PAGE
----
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SchwartzStock
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Remington Sporter vs Remington Military action
Feb 26th, 2021 at 3:36am
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Anyone know if this part from recent production will fit an old military action. I know there are questions about who actually made the sporter actions and to what dimensions...

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If you fire one shot you know where your zero is, if you fire two shots you are uncertain, if you fire three shots you know how difficult it is to know where your zero is...
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marlinguy
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Re: Remington Sporter vs Remington Military action
Reply #1 - Feb 26th, 2021 at 11:47am
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As I mentioned in your other post, that's one of the newer parts I used on my 1867 military receiver to make mine a pistol grip. 
Yes, it fit, but not a drop in fit. The lower tang or trigger plate is equal width front to back, and my receiver had a slightly narrower opening front to back. So I had to draw file the lower tang and keep trying it until it slid into place.
Additionally the lower tang is set up for a Sporting rifle with set trigger, so it doesn't attach the same as a military trigger that uses a through screw for the front attachment. So you have to either drill out the threaded hole on the right side of the tang, or mill a recess in the right side of the military receiver to accept two attachment screws as the tang is meant to use.
And the tail of these tangs are not the same either, as the new stocks used two wood screws through this tang to attach the stock to the gun. So you can't use the single stock screw without modifying the lower tang by adding a block inside, or simply using the two wood screw attachment method. 
I used the single through screw on the front to modify it to military style. And I used the two wood screw method to attach the stock. Seemed like the easiest, and least intrusive method to use this tang. Especially using Remington factory stocks.

But one other note! There's a lot of work needed on the military top tang to make it match a factory Sporting Rifle's top tang! The military top tangs are a lot wider, and a third thicker than a sporter is! I spent hours working my top tang width down to fit the sporter, and then once the stock slid on, I realized the depth was short! Spent more time removing metal off the vertical sides of the receiver to allow the stock to move forward and seat tightly to the receiver. Then began removing the metal off the thickness until it fit flush with the stock surface.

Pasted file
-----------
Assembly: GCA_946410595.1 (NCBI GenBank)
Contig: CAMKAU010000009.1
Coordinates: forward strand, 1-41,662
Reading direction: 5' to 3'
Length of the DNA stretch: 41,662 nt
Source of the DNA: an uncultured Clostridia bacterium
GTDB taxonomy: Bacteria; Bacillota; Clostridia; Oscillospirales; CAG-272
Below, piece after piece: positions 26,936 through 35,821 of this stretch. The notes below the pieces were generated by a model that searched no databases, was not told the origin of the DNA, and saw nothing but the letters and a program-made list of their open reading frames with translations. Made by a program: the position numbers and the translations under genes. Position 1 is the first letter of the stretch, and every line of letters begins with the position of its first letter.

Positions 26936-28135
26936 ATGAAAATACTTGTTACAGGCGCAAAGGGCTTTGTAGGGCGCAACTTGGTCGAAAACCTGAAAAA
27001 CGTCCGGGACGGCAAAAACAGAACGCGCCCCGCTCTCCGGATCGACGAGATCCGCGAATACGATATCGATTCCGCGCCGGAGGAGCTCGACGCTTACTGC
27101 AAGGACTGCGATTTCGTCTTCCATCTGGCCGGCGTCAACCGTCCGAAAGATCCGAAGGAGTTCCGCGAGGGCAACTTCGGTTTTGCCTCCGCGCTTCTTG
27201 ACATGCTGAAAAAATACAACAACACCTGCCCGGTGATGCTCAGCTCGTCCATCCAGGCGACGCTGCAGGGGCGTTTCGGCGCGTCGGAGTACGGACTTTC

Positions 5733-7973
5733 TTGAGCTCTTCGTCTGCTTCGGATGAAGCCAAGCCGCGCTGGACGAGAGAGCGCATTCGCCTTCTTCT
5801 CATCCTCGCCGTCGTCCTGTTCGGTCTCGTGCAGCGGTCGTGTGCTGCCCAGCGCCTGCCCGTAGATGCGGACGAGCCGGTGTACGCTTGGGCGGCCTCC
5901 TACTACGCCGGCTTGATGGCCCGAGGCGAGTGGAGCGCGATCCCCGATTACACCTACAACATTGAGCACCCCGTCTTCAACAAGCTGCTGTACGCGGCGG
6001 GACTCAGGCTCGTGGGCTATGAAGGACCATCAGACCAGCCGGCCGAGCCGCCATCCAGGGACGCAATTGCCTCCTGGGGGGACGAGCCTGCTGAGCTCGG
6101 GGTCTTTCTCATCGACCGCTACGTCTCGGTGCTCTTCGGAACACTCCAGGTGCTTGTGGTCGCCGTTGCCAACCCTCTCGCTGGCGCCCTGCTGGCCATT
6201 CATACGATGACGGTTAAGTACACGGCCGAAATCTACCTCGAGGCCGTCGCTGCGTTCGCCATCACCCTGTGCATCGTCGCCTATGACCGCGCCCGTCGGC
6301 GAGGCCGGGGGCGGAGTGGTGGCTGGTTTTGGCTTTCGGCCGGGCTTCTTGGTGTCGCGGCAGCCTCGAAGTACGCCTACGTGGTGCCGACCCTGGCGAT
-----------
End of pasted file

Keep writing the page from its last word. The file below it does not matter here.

And when all that's done you need to reshape the hammer and block spurs to remove all the excess big ugly extra metal! And be sure to not buy a military breechblock with a side facing spur, or it will have to be cut off, and a vertical spur tig welded on. Then checker both spurs to make them look civilian sporter style.
But the result is a receiver that will look like a Sporter, and not a poorly done military. Lots of work, but not much money involved, so cost is great.

This was mine after fitting it together, but before thinning the top tang:

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marlinguy
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Re: Remington Sporter vs Remington Military action
Reply #2 - Feb 26th, 2021 at 11:51am
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This was after thinning the top tang, but the receiver edges still not draw filed off:

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And after removing the rear vertical edges:

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You can see in the pictures how I reshaped the hammer and trigger spurs to give them a Sporter shape.
  

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marlinguy
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Re: Remington Sporter vs Remington Military action
Reply #3 - Feb 26th, 2021 at 11:57am
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PS- The late 90's run of Sporting Rifles were pretty darn close to originals! I was told they took an original Sporting rifle apart, and tried to copy everything as exact as possible. Right down to not using a modern, more standard 3/8" front dovetail base on the barrels! They used the old original .467" wide dovetail, so their modern globe sight will fit right on an old barrel.
I found all the screws and screw threads to fit well, and I ordered all new screws from Numrich when I ordered my lower tang, sights, etc.
  

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